Friday, January 16, 2009

Titanic Radio Rescue - Updated

Ask Scott(KD5NJR) about the Titanic Museum in Branson.

The name Harold Bride might mean nothing to most people, but hundreds of people owe their lives to him. He was only twenty-two years old as he applied for a job that would make him both a hero, and a legend. He was the assistant "Wireless Telegraph (Radio) Operator" aboard the newest ship, and the new pride of the "White Star Line" transoceanic passenger ship line, "The R.M.S. Titanic." She was considered to be the safest sea-going vessel ever built, eight-hundred, and eighty-two, an one-half feet long, ninety-two, and one-half feet wide, she displaced sixty-six thousand tons of water, she was one hundred, and seventy-five feet tall, and had sixteen watertight compartments. Her builders insisted that she would remain afloat if even up to five of those compartments somehow filled with water. Bride boarded her at South Hampton, England, for her maiden voyage to New York City, on 10 April 1912, and served under First Wireless Officer George Phillips, and Captain John Edward Smith. She carried two-thousand-two hundred, and seven passengers, and crew, even though she carried only life rafts capable of carrying one thousand-one hundred, and seventy-eight souls. Many famous people crowded the rails as she set sail, and since "Wireless Telegraph" was a new "Novelty," both Phillips, and Bride were kept busy with the messages being sent to shore from the people aboard, wishing that their friends, and relatives were there with them. Four days after the voyage, on 14 April, the radio broke down early in the day, and Phillips told Bride to turn in while he fixed it. He got the radio fixed, and was continuing to send these messages, when he received a warning from the ocean liner "Californian" warning that ice bergs had drifted into the shipping lanes. Phillips told the radio operator to shut up, that he was busy sending messages from those aboard to the receiving station at Cape Race, Nova Scotia. Forty minutes later, "Titanic" struck one of these bergs, tearing a huge hole in her side, and began taking on water. Bride awoke, and offered to help. The captain appeared, and told them to start sending S.O.S. instead of C.Q.D. Phillips was able to contact "Californian" only ten miles away, and then "Carpathia" while bride continued to signal S.O.S. Phillips sent Bride to find the captain, and to report that "Carpathia," and "Olympic" were both heading towards them. Bride returned to the radio room, which by now was filling with water, and just in time to see a sailor from the boiler area fighting with Phillips for his life vest. Brine hit the man with something that he found, and drug Phillips to safety. Spotting the last life raft, and several men trying to free it from its mounting, Bride started to assist when a big wave came awash, and pushed the life raft into the sea. Bride held on, and found himself in the water, beneath the raft. He righted the raft, and started pulling men aboard. He found Phillips, who had died from the wounds inflicted by the sailor, and the icy cold water. Bride was taken aboard "Carpathia" and even put to work in the radio room, after he warmed up a bit. He gave his statement when he arrived in New York,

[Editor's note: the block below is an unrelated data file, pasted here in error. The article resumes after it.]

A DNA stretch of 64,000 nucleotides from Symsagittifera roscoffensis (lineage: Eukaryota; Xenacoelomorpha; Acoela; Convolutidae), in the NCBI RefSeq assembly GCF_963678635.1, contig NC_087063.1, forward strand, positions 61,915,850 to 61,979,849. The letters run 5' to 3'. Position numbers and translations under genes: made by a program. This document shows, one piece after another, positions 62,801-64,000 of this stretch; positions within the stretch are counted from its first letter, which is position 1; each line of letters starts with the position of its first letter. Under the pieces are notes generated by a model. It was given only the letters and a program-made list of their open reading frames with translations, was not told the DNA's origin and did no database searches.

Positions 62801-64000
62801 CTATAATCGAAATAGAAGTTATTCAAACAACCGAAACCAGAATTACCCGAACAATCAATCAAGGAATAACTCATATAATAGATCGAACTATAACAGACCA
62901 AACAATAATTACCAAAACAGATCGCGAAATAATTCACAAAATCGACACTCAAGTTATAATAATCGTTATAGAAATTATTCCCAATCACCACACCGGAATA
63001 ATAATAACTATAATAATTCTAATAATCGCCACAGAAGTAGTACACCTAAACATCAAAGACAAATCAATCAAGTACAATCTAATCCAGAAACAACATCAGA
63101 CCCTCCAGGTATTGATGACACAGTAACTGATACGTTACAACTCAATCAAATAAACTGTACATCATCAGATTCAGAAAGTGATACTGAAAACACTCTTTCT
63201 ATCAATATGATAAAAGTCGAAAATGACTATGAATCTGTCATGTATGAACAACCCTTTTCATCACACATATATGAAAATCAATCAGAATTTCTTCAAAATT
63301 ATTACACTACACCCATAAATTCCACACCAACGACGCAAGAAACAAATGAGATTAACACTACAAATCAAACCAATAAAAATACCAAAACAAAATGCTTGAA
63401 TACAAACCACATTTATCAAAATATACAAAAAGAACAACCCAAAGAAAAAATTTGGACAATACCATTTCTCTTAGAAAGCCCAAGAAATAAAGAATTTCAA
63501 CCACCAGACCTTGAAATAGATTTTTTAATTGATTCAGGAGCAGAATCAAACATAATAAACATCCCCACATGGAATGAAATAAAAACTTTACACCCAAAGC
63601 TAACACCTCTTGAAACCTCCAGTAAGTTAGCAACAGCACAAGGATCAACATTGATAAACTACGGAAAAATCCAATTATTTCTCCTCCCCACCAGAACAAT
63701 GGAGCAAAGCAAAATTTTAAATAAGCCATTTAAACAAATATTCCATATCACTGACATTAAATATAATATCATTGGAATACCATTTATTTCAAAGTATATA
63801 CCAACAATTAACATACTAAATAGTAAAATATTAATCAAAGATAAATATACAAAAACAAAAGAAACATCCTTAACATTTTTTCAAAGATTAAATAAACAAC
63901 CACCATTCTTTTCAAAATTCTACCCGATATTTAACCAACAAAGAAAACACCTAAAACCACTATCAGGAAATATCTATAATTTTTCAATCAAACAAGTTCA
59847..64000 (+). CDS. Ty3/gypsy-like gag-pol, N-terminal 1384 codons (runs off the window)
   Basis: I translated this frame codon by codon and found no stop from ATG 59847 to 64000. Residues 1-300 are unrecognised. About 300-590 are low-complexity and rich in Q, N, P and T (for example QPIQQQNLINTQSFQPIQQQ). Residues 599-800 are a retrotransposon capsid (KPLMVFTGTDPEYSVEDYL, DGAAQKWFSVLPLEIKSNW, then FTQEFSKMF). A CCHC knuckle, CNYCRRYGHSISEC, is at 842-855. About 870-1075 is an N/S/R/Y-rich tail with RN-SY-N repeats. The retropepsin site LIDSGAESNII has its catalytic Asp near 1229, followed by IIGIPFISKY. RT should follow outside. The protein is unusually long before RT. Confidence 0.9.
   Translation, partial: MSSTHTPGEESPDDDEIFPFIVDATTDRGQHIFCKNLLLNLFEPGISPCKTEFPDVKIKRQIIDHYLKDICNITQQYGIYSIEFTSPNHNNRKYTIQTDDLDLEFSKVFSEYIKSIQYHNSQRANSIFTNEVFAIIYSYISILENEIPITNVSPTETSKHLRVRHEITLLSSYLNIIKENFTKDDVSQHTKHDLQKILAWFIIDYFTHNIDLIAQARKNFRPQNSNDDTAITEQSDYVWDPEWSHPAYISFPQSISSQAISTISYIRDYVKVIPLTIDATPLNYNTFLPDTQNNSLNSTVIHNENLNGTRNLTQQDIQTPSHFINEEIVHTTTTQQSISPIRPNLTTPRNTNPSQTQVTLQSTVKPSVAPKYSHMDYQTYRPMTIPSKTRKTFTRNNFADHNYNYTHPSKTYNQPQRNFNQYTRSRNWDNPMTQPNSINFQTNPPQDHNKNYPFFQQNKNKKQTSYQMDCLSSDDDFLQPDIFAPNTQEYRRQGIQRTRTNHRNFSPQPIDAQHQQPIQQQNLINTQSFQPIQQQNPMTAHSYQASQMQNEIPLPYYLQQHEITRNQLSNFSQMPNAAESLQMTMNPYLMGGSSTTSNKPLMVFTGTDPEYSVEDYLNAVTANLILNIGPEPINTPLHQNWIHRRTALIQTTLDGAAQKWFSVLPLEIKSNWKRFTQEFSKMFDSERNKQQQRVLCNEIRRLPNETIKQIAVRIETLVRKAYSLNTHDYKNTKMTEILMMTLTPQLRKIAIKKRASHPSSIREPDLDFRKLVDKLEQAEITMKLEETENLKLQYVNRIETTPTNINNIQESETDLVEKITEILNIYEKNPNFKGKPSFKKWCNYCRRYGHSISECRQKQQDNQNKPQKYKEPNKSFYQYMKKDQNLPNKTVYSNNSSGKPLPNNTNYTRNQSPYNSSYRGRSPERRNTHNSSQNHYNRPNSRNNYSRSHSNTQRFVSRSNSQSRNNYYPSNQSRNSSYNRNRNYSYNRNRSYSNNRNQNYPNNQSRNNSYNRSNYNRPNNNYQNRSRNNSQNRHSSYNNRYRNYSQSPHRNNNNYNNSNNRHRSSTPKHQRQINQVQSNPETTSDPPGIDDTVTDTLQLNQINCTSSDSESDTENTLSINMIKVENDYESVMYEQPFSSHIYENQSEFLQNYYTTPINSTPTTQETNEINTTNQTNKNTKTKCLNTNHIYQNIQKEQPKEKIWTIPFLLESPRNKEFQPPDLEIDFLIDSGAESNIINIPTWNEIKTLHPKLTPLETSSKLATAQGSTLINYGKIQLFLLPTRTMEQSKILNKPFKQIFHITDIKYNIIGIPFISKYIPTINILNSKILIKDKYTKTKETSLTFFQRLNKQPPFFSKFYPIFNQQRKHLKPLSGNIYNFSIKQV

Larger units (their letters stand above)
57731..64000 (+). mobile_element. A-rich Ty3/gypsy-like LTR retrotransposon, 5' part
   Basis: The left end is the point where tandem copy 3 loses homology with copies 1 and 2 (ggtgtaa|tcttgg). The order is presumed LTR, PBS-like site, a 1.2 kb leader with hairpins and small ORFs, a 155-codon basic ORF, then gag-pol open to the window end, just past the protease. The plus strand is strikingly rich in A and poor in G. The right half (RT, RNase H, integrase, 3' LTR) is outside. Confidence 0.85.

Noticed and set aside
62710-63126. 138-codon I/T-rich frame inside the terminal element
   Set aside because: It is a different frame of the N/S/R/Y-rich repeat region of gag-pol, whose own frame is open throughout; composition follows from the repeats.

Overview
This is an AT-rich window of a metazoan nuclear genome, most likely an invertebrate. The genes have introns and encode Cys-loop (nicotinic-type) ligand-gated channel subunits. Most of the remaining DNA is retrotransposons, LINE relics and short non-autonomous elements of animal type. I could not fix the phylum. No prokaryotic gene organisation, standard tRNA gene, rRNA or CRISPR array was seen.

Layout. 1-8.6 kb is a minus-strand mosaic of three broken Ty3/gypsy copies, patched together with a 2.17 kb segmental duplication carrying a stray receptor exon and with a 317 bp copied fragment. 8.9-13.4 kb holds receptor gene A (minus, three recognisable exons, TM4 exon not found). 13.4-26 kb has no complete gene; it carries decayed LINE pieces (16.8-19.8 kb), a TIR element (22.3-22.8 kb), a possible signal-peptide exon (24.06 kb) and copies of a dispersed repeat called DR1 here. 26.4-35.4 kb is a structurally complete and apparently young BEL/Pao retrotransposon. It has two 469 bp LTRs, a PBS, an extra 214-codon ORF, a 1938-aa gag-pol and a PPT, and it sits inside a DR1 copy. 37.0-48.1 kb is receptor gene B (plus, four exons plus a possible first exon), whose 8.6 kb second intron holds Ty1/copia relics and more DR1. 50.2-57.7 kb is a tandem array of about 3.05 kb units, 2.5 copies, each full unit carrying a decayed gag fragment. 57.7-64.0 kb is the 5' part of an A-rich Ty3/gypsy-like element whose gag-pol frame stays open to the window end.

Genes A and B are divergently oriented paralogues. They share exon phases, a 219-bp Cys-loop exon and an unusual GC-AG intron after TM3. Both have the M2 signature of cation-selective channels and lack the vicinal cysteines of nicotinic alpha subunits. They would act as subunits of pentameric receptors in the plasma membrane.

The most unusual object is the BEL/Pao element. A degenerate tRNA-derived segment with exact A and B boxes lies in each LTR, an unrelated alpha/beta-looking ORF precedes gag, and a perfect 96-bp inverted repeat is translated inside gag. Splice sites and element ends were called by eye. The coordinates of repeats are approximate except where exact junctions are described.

Ron Lancaster (KB5VDB)


KD5NJR said...

I enjoyed seeing the antique radio gear at the Titanic museum in Branson. And to think that he signaled for help on a spark-gap transmitter. This was before vacuum tubes and AM.

Stan(KE5LEP) said...

I have driven past the Titanic Museum in Branson.
Looks like I need to put it on my things to see list.